Diary of Charles Francis Adams, volume 8

Tuesday 22d.

Thursday. 24th.

Wednesday 23d. CFA Wednesday 23d. CFA
Wednesday 23d.

Very heavy rain with occasional gusts of wind throughout the day, which prevented my going out until evening. But as I thought it scarcely advisable to waste so much time, I finished the Bank Report, and then read the whole of the original debate upon the first charter of the United States Bank. This is a very interesting exposition of the views originally entertained of this much vexed question, and I am not aware that much more could have been said. The argument of Mr. Madison against the Bank is very able and would be convincing if experience had not shown even to his own satisfaction that it was fallacious. A national mode of some kind of regulating the currency is indispensable to every country. Mr. Ames is not so strong upon the general position as I should have expected, and the argument drawn from the particular clauses weakens itself by its multiplication.1

After dinner, in the evening, my Wife and I went to see the President. Introduced into his sitting room formerly called the green room, where were numbers of persons, of whom I found out the names only of Mr. Wright of N.Y., Mr. Hubbard of N.H., Senators and a Mr. Kelly from Peru, Illinois. They all left and then Govr. Dickerson came in.2 On the whole, the visit was very well, but I was much struck with the air ennueyé of the President and distrait too. He certainly manifests the cares of Office very much.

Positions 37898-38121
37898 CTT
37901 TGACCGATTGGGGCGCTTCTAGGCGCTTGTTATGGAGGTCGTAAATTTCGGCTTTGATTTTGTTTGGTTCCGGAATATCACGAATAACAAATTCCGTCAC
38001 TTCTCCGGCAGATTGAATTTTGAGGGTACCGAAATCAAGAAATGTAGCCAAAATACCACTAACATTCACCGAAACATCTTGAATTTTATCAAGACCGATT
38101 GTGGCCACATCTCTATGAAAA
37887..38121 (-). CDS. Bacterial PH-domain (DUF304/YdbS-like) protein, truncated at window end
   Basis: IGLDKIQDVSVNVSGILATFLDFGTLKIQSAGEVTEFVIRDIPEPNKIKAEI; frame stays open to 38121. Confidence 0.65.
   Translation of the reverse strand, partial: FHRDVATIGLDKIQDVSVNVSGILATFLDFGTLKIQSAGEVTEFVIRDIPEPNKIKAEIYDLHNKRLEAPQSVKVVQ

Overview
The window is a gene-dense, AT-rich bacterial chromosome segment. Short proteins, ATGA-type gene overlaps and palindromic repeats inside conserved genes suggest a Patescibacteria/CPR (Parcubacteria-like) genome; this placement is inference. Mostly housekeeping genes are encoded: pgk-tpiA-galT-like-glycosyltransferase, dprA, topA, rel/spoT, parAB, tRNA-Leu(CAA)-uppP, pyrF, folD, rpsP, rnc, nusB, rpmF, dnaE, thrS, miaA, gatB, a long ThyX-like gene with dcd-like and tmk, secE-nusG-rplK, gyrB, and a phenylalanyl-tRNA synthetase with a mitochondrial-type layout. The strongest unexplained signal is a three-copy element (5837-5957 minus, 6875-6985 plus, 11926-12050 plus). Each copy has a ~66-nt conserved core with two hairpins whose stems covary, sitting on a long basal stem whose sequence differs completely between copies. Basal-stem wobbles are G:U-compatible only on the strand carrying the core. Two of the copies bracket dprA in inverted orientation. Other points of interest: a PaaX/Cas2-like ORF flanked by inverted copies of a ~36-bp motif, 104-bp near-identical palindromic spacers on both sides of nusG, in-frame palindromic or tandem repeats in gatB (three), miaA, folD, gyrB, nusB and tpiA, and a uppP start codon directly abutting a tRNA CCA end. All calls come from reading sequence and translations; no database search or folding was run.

During our stay Mr. Hubbard mentioned his having received the intelligence of Mr. Woodbury’s nomination to be Chief Justice in New Hampshire, which seemed to spread a momentary gleam of satisfaction over his features. Yet the rumor is that Kendall is to succeed. A man in his way likely to be even more troublesome. Returned home reflecting upon the moral of ambition in ordinary men—and extraordinary ones too where the difference is only in the gloss which ability throws over the picture.


The debate on the “bill to incorporate the subscribers to the Bank of the United States” in the House of Representatives, 1–7 Feb. 1791, is recorded in M. 50St. Clair Clarke and D. A. Hall, comps., Legislative and Documentary History of the Bank of the United States, Washington, 1832, p. 37–85. A copy is at MQA.


Although the brothers Mahlon and Philemon Dickerson had each been governor of New Jersey, neither was presently so. Mahlon Dickerson was currently secretary of the navy ( DAB ).